Acknowledgement of Country

In the spirit of Reconciliation, we acknowledge the Traditional Custodians of the lands in which our Diocese sits, the land of the Darug and Gundungurra people.


We would like to pay our respects to the Aboriginal Elders past, present and future for they hold the traditions, memories and wisdom of Mother Earth on which we place our feet upon today.


CEDP Acknowledgement of Land 1

CEDP Acknowledgement of Land 2

CEDP Acknowledgement of Land 3

 

 


Our schools sit on both Darug and Gandangara land

This Welcome to Country video is performed by Aboriginal Elder Uncle Greg Simms, who belongs to the Gadigal (whale people) of the Dharug nation. The yidaki (didgeridoo) is played by Gumaroy Newman.


 

 

Acknowledgement of Country Plaque

The artwork is an interpretation of an Acknowledgement of Country in paint form.

Each colour has a specific meaning and are all natural colours traditionally used by Aboriginal people.

  • The top section pays respect to the land; the blue represents water, which is vital for life.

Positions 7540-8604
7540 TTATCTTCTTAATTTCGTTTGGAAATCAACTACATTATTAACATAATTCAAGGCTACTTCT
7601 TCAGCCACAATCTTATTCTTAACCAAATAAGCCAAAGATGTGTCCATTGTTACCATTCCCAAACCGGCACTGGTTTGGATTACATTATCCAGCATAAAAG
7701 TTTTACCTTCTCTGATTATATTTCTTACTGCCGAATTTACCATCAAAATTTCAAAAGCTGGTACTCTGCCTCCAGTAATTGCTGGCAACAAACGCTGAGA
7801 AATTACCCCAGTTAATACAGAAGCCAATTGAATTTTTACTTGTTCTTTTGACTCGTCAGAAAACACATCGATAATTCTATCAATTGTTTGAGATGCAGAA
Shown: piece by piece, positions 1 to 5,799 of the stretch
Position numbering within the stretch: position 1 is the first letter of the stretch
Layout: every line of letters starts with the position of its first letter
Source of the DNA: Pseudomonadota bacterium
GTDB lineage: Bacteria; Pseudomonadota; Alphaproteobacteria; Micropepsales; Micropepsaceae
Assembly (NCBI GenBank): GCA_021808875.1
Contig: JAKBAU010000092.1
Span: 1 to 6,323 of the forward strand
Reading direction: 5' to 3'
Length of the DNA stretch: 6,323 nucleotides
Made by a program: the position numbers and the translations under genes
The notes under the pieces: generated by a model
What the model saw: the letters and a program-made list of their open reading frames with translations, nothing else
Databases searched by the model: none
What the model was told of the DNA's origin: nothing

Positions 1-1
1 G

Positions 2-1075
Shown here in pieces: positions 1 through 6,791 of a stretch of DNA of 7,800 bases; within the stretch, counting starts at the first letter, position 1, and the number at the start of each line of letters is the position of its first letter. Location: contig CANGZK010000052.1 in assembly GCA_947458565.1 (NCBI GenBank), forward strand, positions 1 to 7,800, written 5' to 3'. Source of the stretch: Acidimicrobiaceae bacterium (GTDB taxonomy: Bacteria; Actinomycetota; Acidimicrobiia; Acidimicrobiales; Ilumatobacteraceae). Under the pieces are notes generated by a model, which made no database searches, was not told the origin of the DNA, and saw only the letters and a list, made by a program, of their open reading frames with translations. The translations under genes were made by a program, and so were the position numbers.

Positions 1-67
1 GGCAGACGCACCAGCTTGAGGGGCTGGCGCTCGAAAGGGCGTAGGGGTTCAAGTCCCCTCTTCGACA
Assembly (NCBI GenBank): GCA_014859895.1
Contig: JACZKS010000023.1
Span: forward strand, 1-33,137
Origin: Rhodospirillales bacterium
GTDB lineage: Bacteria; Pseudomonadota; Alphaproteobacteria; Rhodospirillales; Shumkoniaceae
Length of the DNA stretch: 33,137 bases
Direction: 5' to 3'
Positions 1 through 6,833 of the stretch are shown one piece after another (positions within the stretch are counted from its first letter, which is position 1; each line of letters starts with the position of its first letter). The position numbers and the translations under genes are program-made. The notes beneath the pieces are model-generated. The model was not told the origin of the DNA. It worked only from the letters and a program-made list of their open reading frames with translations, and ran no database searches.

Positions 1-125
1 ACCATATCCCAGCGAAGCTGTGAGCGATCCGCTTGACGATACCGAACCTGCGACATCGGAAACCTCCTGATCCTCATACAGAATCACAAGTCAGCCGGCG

• The yellow and brown represent the land.
  • The different sized dots represent the ochre rocks, which were traditionally used to create paint.
  • The footprints are a reminder to always walk on country with respect and be mindful of the steps you are taking.
  • The circle with the ‘U’ shaped symbol is a meeting place, which symbolises the Catholic Diocese and Aboriginal community working together as one.
  • The footprints at the bottom pay respect to the Elders and the people that have gone before us. The three white dots also pay respect to all Elders, past, present and future.

Joshua Sly
Aboriginal Education Assistant and Biripi Artist.

 

Jarara Acknowledgement of Country Plaque